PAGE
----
{three piles}
I grabbed old catalogs and magazines and started cutting. There were three very different moods I wanted for each very different home, mine in New York, my sister's in Oregon and my brother's in Pennsylvania. I was surprised how many items I clipped could have fit nicely in more than one board.

{Elmer's Repostionable Picture and Poster Stick}
TIP #2: Use A Repositionable Picture and Poster Glue Stick

This made it so easy to move the images around on the page. It was as if each clipping became it's own Post-It note! Cool!

{Rosie at work}
 Pull out a glue stick and kids come instantly running... Here is Rosie working on Aunt C's board. You can see Benjamin Moore's Brushed Aluminum paint brushed on the center of the poster board. This soft shade would look great in her new home.

{inspired by cars, and using his own purple glue stick!}
...and Son H had to come running to make his own version.

{my interior window seat sketch}
My house has a very open floor plan, with an open living/dining room and kitchen, and our newly built and not-yet-painted windowseat addition. (Right now our walls in our open areas are the color they were when we moved in three years ago, a tan shade and I am ready for a change. You can see the new color scheme I am dreaming of in this earlier post.)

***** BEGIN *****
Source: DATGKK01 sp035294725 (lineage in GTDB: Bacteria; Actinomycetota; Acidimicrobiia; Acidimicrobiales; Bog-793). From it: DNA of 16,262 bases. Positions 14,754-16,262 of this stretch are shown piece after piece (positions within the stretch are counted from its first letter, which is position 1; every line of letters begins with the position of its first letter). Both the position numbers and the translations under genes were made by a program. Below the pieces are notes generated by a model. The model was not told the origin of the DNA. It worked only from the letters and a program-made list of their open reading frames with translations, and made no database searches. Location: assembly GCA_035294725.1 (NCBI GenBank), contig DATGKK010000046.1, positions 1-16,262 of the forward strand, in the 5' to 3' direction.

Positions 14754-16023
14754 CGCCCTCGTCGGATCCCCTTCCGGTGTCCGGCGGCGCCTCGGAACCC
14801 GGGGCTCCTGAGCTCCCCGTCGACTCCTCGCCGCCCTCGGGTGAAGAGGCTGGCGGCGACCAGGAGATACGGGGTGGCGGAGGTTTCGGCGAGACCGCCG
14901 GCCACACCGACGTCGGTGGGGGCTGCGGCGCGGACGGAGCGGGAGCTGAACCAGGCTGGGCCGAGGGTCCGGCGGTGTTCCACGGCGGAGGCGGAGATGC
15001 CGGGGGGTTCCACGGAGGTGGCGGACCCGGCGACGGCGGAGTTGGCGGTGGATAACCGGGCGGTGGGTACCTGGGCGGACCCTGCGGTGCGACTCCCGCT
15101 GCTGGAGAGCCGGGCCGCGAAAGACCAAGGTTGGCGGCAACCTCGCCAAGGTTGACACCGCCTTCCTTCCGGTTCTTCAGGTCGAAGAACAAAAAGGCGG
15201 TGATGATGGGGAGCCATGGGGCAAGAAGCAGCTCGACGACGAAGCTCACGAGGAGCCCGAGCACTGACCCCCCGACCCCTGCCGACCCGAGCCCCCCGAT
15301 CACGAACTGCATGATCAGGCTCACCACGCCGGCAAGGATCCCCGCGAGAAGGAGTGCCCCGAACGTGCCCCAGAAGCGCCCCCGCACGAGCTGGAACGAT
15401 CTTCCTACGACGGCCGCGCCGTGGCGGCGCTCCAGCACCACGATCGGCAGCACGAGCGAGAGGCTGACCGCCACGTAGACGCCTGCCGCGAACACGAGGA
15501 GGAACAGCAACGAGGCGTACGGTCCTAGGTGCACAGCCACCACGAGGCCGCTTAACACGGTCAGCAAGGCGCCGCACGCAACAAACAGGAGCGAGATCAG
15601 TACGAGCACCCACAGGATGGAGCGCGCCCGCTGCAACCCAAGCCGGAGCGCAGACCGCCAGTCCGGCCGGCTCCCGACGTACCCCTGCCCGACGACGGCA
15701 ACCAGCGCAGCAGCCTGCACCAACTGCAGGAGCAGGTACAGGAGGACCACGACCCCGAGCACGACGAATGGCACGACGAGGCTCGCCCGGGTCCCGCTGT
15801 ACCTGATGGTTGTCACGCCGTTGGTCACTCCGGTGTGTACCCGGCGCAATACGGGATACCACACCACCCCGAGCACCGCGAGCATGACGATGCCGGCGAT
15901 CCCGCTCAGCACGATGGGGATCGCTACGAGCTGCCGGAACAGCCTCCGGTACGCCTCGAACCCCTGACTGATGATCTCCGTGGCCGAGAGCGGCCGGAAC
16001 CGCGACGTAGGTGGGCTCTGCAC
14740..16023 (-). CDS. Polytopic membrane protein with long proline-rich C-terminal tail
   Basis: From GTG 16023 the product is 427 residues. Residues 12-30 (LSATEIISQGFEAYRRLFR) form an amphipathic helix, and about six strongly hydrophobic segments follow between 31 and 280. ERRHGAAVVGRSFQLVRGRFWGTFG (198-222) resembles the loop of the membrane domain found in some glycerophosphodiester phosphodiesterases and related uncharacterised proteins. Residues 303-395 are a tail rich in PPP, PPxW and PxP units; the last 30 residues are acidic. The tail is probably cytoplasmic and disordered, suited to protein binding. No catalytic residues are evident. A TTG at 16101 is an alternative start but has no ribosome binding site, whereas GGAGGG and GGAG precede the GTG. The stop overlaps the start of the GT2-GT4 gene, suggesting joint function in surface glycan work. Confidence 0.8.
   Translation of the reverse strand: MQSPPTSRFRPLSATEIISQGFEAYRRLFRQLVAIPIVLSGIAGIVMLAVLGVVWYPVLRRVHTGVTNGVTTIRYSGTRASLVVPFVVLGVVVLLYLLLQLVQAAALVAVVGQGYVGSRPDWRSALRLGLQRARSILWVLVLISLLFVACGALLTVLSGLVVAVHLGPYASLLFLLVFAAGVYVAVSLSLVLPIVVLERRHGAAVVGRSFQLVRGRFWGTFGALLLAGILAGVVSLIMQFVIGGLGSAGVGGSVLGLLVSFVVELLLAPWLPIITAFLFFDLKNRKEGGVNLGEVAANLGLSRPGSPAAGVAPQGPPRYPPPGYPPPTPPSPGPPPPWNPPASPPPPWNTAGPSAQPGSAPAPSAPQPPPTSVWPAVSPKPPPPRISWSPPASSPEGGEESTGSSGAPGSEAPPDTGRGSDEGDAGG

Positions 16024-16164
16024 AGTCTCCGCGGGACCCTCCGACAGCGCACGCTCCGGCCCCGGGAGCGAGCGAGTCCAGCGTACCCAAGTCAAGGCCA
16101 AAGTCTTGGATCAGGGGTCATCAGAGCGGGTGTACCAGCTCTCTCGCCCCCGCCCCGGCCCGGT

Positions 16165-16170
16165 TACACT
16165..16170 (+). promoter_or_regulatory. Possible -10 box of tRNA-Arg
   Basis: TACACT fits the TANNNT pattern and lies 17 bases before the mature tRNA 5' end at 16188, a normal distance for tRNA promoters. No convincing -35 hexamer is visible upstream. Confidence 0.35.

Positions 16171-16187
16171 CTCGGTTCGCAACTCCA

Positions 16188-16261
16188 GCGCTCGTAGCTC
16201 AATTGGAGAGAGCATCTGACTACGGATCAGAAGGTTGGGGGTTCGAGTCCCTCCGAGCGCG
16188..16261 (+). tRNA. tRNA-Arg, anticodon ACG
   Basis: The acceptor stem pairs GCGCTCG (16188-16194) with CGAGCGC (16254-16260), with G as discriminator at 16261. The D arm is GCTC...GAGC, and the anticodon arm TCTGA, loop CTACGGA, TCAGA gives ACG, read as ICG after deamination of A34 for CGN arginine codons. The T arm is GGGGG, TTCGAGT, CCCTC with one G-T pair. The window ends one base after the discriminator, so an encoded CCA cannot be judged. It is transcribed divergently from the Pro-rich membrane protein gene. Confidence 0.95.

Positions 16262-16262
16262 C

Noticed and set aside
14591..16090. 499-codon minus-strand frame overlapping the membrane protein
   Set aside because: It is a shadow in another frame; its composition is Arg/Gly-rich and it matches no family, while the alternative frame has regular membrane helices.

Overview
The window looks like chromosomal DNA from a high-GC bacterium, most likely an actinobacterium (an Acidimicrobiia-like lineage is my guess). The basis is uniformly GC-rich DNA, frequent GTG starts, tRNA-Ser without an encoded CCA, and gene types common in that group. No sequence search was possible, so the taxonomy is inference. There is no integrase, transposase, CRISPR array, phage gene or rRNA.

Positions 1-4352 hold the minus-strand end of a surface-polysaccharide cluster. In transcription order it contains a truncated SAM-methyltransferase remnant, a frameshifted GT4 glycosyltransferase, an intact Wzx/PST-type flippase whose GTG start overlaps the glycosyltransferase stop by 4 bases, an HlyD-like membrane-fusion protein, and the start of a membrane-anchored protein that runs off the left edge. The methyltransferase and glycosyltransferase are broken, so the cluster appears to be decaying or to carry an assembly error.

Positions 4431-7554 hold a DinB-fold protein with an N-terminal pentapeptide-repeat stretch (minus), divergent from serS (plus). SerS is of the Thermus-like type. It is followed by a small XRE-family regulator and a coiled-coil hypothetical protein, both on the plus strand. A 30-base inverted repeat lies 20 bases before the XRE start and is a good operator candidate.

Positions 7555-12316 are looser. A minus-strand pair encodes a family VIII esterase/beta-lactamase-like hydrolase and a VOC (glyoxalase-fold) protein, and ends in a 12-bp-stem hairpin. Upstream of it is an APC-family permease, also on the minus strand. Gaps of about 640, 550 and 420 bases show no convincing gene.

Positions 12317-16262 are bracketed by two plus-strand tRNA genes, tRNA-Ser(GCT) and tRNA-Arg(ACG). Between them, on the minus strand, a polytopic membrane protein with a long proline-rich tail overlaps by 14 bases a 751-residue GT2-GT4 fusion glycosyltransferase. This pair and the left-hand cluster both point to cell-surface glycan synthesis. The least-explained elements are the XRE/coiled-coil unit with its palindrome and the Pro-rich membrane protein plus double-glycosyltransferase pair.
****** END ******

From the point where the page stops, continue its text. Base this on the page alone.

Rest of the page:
{putting it together}
I had such a great time sticking and re-sticking down these pictures. Say what you will, but I don't think I'd have as much fun working this out with pixels on the computer!

{"Elle" Craftmade ceiling fan}

The board is truly for inspiration, all mood and color. I don't plan on buying anything exactly like in the photos - but for the ceiling fan! It's already picked out and at the top of the board.

 ...and I had already been given the Snake Plant, and placed it in a modern planter just like the one I pasted below the plant picture!

{like adding mascara - black on the windows BM Wrought Iron 2124-10}
 I'll paint the windowseat windows Benjamin Moore's Wrought Iron. I fell in love with black doors and windows in a place featured in House Beautiful Magazine years ago... I wish I could remember the name of the designer of that home. (Grant Gibson recently blogged about his black doors here.)